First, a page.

"That's the difference between ‘regular production' and ‘bespoke,' I guess," he added. "If someone is going to spend ten hours selecting and preparing expensive NOS parts, it should sound better, and will be more expensive. In the case of the Jasmine you have, it has a lot of functionality, transparency and is affordable. Hopefully buyers will understand that to get the next 10%, they'll run into the law of diminishing returns, quickly."

Coming up roses

None of my criticisms are meant to sell the Jasmine LP3.0 short. This handsome, tidy, well thought-out and easily adjustable unit provides rock solid bass retrieval and overall bass rendering commensurate with more expensive solid state units. The Jasmine creates palatable images, and is a true champ at caputuring detail, resolution, and dynamics. I was consistently caught up in the Jasmine's powerful dynamics, micro and macro resolution, and perhaps most importantly, its ability to let me fully enjoy every LP put to it. When you add in its fast start-up time and powerful demeanor (and I didn't even experiment with power cords), the Jasmine LP3.0 is a solid state phone stage that easily lives up to its fragrant, flowing, and orderly namesake.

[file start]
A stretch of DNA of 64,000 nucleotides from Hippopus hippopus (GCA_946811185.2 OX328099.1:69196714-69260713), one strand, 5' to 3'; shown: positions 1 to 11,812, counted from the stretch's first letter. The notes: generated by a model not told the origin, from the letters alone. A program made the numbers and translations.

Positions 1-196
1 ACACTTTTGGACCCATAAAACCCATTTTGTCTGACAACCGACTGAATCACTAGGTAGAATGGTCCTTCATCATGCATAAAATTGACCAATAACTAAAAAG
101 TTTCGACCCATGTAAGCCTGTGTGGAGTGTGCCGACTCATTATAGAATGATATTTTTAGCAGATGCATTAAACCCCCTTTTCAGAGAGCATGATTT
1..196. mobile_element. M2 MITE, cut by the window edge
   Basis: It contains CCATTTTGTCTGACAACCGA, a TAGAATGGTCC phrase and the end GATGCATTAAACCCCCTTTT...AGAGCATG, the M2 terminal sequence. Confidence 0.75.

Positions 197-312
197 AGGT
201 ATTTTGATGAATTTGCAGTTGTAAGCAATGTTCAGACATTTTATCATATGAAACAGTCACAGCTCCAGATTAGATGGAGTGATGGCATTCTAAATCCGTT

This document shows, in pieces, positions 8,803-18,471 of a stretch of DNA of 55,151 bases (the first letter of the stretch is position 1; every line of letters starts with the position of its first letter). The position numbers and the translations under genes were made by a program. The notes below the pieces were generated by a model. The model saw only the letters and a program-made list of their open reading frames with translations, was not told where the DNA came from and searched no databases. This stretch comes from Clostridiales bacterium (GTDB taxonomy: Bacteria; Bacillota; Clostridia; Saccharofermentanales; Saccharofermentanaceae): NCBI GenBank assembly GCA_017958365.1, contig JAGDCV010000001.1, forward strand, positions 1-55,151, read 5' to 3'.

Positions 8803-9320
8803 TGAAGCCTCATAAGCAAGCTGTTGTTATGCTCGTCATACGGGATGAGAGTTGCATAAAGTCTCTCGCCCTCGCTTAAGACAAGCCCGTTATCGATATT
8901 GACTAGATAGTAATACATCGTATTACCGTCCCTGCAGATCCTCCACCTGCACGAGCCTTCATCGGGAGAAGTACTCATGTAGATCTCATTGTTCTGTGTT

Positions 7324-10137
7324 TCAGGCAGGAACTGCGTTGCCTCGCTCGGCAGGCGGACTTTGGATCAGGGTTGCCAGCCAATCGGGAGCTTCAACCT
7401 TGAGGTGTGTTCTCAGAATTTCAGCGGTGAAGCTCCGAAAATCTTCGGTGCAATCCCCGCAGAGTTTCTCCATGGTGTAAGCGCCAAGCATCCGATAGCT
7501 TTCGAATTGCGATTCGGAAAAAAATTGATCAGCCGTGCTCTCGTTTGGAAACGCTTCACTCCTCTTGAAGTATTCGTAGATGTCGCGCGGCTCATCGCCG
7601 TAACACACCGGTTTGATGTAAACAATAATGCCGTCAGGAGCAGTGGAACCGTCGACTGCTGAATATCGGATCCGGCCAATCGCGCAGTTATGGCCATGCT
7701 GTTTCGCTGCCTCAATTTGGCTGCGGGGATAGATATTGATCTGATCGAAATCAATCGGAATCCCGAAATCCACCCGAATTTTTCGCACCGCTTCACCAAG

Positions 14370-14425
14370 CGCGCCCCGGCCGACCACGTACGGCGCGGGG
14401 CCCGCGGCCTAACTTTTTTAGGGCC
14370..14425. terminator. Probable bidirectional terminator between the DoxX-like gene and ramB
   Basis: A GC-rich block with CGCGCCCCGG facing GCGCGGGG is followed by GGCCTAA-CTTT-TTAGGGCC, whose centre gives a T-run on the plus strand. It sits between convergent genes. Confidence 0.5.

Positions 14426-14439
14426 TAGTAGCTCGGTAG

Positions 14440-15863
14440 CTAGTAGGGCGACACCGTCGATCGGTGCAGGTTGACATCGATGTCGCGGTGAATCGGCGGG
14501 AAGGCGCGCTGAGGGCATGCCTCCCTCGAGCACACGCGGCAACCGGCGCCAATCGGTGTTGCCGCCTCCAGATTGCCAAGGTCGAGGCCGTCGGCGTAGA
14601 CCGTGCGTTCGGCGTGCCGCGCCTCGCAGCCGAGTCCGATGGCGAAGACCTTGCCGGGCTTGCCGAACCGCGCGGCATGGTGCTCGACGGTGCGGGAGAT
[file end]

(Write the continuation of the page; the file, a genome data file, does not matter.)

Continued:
Jasmine LP3.0 MM/MC Phono Preamplifier

Retail: $980

North American Importer of Jasmine


Jasmine Audio